‘L’Étranger’ is a novel written by Albert Camus in 1942. The title of this work has an ambiguous meaning which leaves space to open interpretations; it has been translated to English as ‘The Outsider’ or ‘The Stranger’, as the French term ‘étranger’ comprises both these shades of meaning. Meursault, the multifaceted character that Camus chose as the protagonist, can be in fact regarded as an outsider, for he is completely alien to the society he lives in and to a series of social norms which at times he doesn’t seem to comprehend, or which perhaps he refuses to accept.
This essay aims at analyzing Meursault’s character through the absurdist context in which it develops. Is this antihero a self-centered and unemotional narcissist or an autistic? Who is he? Meursault is psychologically detached from the world around him. Events that would be very significant for most people, such as a marriage proposal or a parent’s death, do not matter to him, at least not on a sentimental level. He simply does not care that his mother is dead, or that Marie loves him. Meursault’s common sense is that everyone dies eventually, and their lives do not matter in the end. Meursault is a “stranger” and an absurdity to society because he does not show any emotions, he has no meaning for life, and his only certainty and guarantee is death.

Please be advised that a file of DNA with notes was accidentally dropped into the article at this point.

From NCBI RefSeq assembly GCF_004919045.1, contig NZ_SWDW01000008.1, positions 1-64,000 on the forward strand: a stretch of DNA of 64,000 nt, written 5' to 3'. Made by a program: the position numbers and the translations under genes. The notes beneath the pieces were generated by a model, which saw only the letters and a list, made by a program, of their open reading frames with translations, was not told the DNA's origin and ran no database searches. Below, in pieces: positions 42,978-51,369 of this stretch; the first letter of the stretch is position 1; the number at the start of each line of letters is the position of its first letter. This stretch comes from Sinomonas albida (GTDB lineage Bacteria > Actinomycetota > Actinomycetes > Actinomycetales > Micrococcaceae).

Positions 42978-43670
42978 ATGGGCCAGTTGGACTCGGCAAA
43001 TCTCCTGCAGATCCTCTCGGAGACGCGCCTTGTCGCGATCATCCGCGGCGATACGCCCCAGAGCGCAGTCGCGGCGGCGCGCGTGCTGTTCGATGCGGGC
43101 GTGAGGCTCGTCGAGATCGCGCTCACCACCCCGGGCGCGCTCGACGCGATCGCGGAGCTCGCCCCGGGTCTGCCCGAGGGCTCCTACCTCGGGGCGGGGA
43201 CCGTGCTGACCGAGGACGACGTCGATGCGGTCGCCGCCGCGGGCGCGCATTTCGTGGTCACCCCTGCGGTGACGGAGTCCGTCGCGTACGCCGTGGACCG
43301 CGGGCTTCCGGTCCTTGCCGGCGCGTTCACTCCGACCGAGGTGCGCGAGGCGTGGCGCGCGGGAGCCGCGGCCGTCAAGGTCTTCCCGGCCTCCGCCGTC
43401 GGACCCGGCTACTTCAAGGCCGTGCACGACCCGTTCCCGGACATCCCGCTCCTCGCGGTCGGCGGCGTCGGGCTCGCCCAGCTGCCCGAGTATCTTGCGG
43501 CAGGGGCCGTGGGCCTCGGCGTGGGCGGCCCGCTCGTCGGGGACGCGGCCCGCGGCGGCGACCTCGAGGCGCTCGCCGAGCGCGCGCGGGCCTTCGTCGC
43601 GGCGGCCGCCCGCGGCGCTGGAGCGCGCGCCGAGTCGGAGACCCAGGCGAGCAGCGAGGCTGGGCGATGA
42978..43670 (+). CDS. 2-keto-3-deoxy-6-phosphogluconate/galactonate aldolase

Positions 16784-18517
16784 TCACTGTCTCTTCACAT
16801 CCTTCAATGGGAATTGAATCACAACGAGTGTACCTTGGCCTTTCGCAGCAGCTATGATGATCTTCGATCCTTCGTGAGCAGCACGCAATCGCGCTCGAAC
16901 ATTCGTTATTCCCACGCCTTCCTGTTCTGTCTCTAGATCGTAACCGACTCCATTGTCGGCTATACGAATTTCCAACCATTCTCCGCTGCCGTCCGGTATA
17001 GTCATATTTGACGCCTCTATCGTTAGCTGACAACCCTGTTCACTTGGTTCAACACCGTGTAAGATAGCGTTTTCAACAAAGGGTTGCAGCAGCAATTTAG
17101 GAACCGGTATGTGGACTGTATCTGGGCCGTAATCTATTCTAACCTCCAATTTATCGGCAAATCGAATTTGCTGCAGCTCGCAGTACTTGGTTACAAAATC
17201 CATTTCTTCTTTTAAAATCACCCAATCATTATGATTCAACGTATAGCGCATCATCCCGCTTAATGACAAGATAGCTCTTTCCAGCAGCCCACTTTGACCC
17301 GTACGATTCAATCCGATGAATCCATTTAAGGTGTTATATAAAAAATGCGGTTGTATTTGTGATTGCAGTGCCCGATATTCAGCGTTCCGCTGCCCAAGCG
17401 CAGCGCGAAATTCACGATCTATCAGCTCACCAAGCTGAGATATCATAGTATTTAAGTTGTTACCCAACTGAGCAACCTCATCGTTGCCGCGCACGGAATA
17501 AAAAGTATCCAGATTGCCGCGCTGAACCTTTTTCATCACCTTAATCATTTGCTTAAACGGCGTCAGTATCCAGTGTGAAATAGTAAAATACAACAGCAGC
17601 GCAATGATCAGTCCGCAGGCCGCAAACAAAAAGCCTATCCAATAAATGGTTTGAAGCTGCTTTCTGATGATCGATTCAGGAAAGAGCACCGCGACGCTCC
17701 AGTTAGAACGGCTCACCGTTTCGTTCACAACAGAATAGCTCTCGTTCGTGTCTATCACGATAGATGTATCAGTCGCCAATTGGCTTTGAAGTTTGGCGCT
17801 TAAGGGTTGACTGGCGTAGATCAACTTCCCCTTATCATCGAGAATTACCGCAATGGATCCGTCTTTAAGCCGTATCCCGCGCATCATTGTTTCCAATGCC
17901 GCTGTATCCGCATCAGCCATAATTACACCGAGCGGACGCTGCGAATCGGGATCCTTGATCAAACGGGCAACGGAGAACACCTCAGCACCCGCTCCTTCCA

This is not an easy book to read because even today its real message is not clear. For this reason it can be considered a great masterpiece of universal literature not only belonging to a specific literary current that is existentialism.
Our adult readers were wisely guided by their teachers not only during the reading of the novel but also through the vision of the film directed by the great Italian director Luchino Visconti and starring Marcello Mastroianni and Anna Karina. Lively and exciting were the debates among the students and the realization of the booktrailer is the proof.